Hall, more than any other player, helped the Black Hawks win the Cup, getting shutouts in Games 5 and 6 of the Semifinals against Montreal. After the Black Hawks became champions with a 5-1 victory against the Red Wings in Game 6 of the Final, he sat in the victors' dressing room, almost too exhausted to celebrate.
Stan Mikita, a beloved, productive center who played his entire career with Chicago, pulls around goalie Glenn Hall with defenseman Al Arbour in the background.
"Only one of us had won a Cup before," Hall said of forward Ab McDonald, who won his third and final title after coming over from Montreal in a nine-player trade June 7, 1960. "The rest of us really didn't know how to celebrate. So we looked at Ab and he was just sitting there smiling, happy to be a part of it. … It's been a long, rough season and I'm worn out."
Hull, who turned 22 that season, praised Hall's brilliance against the seemingly unbeatable Canadiens.
"Montreal never got shut out, going something like  straight games scoring at least a goal," Hull told The Hockey News of the streak that began March 8, 1960, and ended in Game 5. "Well, Glenn shuts them out 3-0 in Montreal, then wins the series in Chicago with another 3-0 win. That tells you all you need to know."
The Black Hawks toasted their championship with a few beers; owner James Norris had not ordered champagne for the Detroit Olympia that night, lest he be a jinx. A snowstorm in Chicago stranded the winners overnight, but they chartered home the next morning to a raucous celebration with a police and fire department escort from the airport to City Hall.
A group of Black Hawks players' wives has a close look at the Stanley Cup.
"Our victory party has to be one of the longest on record," Mikita wrote in "I Play to Win: My Own Story," his 1969 autobiography. "Somebody grabbed (president Arthur) Wirtz's hat and we started drinking champagne out of it. … I'm not much of a champagne drinker, preferring beer, but I would have enjoyed a few more victory parties like that one."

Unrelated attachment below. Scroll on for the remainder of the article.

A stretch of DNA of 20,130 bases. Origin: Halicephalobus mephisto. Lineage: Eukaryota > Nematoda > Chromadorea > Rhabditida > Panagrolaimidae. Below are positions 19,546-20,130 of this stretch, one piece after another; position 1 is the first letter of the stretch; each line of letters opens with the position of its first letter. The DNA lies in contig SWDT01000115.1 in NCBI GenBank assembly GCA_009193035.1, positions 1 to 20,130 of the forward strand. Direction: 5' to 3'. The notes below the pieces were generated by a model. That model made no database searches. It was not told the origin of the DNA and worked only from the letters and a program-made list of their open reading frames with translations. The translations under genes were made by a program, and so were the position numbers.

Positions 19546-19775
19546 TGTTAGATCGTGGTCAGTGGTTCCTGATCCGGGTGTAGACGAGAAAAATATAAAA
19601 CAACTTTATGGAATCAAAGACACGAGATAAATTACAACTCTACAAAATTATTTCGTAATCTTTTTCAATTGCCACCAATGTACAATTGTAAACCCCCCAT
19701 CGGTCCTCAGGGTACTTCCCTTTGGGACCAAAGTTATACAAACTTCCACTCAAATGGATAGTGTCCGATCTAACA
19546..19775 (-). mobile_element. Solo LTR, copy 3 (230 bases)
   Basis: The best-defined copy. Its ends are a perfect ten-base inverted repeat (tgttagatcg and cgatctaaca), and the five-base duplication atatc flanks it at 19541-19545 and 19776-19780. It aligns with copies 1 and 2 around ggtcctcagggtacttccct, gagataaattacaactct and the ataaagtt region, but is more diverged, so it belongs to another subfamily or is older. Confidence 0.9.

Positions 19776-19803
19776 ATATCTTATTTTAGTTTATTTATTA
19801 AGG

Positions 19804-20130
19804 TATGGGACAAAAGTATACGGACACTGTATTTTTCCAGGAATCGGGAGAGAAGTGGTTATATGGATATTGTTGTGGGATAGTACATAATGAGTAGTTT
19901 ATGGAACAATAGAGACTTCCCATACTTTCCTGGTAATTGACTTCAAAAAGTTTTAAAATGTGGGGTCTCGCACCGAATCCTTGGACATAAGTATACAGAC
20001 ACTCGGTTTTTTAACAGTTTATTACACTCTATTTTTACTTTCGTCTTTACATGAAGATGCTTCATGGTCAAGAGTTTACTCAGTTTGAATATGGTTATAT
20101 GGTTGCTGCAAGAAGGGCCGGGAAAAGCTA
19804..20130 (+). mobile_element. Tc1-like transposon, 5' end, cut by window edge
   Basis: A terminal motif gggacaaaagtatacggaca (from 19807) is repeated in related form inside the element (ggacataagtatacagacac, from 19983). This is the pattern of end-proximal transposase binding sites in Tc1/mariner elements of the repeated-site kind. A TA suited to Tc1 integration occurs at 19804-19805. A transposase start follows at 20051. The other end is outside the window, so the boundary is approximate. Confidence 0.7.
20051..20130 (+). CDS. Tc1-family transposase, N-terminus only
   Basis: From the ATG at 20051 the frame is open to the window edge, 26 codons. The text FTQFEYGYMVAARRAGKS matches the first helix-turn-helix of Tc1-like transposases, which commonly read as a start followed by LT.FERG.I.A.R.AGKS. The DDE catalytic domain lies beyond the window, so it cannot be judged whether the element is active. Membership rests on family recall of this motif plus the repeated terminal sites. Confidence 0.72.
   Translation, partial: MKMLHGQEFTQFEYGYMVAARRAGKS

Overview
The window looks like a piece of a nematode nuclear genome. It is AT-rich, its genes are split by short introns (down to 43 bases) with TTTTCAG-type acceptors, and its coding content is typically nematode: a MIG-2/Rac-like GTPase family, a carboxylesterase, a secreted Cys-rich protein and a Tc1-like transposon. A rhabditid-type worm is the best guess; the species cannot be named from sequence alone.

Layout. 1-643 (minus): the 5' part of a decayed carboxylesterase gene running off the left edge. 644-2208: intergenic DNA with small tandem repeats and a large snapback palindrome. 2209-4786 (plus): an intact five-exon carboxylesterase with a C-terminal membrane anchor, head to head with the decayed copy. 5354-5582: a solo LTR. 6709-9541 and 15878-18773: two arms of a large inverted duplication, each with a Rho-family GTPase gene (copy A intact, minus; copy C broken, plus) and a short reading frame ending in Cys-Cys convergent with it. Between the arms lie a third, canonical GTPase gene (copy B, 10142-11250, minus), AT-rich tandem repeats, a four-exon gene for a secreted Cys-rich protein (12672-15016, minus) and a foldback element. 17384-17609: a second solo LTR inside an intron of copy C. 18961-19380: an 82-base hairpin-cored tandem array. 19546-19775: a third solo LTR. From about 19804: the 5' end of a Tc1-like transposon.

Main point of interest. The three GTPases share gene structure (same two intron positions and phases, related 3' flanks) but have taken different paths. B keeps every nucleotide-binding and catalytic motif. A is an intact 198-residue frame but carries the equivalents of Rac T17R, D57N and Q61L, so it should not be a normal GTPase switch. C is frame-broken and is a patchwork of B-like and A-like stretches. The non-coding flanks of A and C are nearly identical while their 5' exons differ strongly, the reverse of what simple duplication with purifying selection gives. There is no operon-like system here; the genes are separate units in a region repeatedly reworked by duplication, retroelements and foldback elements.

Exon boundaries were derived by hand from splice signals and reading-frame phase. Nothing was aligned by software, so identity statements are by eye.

Mayor Richard Daley called the Black Hawks "the greatest hockey team ever put together any place in this world."
No matter the immodesty of that claim, Chicago had earned the right to celebrate after 23 long years. Who knew that it would take the Black Hawks 49 years to win the Cup again?
"I was very young and didn't really appreciate what we'd done," said Hull, who said he never drank from the Stanley Cup that night. "I thought that was just going to be one of many Stanley Cups we were going to win."
The battered faces of victory. From left, Black Hawks players Bill Hay, Eric Nesterenko and Bobby Hull.
[Read all Etched in History stories: 1953-54 Red Wings | 1954-55 Red Wings | 1955-56 Canadiens |
1956-57 Canadiens | 1957-58 Canadiens | 1958-59 Canadiens | 1959-60 Canadiens |
1961-62 Maple Leafs | 1962-63 Maple Leafs | 1963-64 Maple Leafs | 1964-65 Canadiens]
Stanley Cup Playoffs:
Won Semifinal 4-2 vs. Montreal Canadiens
Won Stanley Cup Final 4-2 vs. Detroit Red Wings
Game 1: April 6 at Chicago: Black Hawks 3, Red Wings 2
Game 2: April 8 at Detroit: Red Wings 3, Black Hawks 1
Game 3: April 10 at Chicago: Black Hawks 3, Red Wings 1
Game 4: April 12 at Detroit: Red Wings 2, Black Hawks 1
Game 5: April 14 at Chicago: Black Hawks 6, Red Wings 3
Game 6: April 16 at Detroit: Black Hawks 5, Red Wings 1
Stanley Cup-winning goal: Ab McDonald, Game 6, 18:49 of the second period
Black Hawks' leading scorer in Final: Pierre Pilote (eight points; two goals, six assists)
Winning goalie: Glenn Hall (4-2, 359 minutes played, 11 goals against, 1.84 goals-against average)
Regular-season trophy winners
Pierre Pilote was named Black Hawks captain in 1961-62; the NHL's official scoresheet from Game 6 of the Final.